(just between the two of us, I don't feel German at all!!!)

 

Still, I have an appointment to pick up my certificate tomorrow.

 

Don't worry, I won't tell anyone!

@World @AngelaMerkel @Henning Schacht   @Bundestag @Bild #Traitor

 

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Wow well done robinson, just for the others coming behind, which state are you in that managed to get it processed so quickly?

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9 hours ago, robinson100 said:

(just between the two of us, I don't feel German at all!!!)

 

what exactly does it feel like?!

 

Anyhow, sounds like typical German angst to me ;-)

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3 hours ago, pappnase said:

Wow well done robinson, just for the others coming behind, which state are you in that managed to get it processed so quickly?

 

I am in Starnberg, near Munich.

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On 21.2.2019, 09:22:34, robinson100 said:

(just between the two of us, I don't feel German at all!!!)

 

Our Bürgermeister spoke very well, I think with that in mind. He majored on us becoming full citizens of our town, not of becoming Germans. This is much easier to process and I found it very helpful. 

 

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Well, I had my appointment, and collected the thing today, and now sort of feel a bit lost.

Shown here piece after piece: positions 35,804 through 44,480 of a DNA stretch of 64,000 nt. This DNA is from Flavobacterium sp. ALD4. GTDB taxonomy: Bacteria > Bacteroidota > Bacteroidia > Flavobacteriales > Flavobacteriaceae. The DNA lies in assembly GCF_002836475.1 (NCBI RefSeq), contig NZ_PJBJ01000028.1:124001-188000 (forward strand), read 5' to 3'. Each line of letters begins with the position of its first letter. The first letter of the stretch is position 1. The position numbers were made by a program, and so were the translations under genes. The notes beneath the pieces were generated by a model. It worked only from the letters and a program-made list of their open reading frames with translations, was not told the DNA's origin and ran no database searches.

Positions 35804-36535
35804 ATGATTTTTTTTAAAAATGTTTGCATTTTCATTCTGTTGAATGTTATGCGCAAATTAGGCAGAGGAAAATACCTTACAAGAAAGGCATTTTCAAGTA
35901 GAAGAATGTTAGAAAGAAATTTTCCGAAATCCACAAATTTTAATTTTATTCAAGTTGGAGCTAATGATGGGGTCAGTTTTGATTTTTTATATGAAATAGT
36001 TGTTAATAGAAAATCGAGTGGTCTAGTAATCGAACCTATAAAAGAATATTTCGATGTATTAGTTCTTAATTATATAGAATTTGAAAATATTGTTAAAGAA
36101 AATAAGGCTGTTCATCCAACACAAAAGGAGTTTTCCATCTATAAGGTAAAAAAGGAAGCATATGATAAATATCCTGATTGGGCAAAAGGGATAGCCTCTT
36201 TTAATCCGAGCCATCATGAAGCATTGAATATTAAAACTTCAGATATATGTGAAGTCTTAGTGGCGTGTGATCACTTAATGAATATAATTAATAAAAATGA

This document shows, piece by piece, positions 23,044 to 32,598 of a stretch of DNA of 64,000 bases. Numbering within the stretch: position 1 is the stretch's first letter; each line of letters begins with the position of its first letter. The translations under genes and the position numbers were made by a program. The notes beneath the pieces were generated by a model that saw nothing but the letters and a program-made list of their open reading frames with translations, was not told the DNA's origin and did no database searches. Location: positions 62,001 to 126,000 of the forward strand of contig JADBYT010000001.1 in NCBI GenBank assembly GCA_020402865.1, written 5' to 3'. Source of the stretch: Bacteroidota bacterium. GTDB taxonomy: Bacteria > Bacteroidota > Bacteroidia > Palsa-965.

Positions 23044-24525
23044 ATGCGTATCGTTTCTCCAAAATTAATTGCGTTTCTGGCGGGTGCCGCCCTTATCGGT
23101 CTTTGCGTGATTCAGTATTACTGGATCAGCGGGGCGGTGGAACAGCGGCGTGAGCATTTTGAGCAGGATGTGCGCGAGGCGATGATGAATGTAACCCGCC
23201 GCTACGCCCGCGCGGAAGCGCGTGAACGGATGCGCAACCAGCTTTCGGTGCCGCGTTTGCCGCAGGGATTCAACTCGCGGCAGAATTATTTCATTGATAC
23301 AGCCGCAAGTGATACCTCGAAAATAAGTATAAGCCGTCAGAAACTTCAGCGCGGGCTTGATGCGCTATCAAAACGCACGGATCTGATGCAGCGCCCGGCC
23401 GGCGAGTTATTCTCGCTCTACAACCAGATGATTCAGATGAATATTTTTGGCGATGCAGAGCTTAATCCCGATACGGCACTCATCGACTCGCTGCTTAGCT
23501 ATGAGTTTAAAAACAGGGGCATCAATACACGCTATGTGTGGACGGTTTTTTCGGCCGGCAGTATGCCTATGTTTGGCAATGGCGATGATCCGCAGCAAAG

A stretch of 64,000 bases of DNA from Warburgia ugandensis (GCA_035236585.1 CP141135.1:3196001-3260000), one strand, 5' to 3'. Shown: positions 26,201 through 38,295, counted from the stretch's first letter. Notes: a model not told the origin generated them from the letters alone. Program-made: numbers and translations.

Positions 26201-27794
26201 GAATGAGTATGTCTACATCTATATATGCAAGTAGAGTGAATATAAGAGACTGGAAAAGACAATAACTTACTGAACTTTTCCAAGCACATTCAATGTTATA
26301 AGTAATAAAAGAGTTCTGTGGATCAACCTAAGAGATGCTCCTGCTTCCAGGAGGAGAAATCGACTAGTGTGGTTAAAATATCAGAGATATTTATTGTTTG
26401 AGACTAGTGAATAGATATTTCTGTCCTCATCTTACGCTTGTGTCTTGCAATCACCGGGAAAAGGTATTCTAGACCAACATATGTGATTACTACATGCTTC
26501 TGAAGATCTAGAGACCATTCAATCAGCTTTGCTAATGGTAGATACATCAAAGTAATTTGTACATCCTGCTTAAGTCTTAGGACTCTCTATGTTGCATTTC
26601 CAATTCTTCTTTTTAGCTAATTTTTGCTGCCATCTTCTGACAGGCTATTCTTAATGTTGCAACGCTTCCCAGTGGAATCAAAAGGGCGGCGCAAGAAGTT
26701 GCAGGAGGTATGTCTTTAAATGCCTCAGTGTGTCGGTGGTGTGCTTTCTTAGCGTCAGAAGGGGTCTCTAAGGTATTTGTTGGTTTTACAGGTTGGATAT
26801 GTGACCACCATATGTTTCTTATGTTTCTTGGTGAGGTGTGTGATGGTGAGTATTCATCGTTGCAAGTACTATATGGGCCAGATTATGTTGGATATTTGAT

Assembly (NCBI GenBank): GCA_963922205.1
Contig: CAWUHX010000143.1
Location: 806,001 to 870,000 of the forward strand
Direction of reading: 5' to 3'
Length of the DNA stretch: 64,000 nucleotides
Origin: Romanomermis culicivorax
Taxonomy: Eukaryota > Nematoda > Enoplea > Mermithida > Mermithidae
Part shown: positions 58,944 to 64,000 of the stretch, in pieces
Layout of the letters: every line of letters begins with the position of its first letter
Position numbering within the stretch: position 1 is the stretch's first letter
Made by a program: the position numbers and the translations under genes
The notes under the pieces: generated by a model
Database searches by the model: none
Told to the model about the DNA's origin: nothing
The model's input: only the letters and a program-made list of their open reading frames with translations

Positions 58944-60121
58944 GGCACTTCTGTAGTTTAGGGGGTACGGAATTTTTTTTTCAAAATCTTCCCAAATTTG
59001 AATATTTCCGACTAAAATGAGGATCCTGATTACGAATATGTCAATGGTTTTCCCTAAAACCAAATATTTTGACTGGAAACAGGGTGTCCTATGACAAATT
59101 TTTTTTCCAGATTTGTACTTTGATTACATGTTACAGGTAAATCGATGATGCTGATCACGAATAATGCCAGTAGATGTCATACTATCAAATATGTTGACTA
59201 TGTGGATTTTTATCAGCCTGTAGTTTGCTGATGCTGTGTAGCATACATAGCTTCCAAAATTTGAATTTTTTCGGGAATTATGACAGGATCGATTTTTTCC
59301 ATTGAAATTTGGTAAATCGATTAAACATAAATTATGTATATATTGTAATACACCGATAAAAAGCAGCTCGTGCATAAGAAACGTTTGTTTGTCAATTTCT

It was a lot of hard work and stress, and now there is no more hard work and stress,a nd it all seems rather strange.

Still, I am glad I went through the process and that I have my piece of paper!

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On 2/22/2019, 8:03:38, robinson100 said:

Well, I had my appointment, and collected the thing today, and now sort of feel a bit lost.

It was a lot of hard work and stress, and now there is no more hard work and stress,a nd it all seems rather strange.

Still, I am glad I went through the process and that I have my piece of paper!

 

I know exactly what you mean mate.

 

A lot of actual leg work, study, nerve-wracking appointments and waiting, and the emotional baggage of "changing my nationality" even though clearly this is a commitment we already made in reality (otherwise why do we want to stay?!) and this is a legal/political formality.

 

Suddenly it's all over.

 

I try to think of the possibilities, now I can relax a bit and get on with things I really want to do, in future I can use the EU-wide opportunities (even) more, I need to think about voting as a full citizen, etc. etc.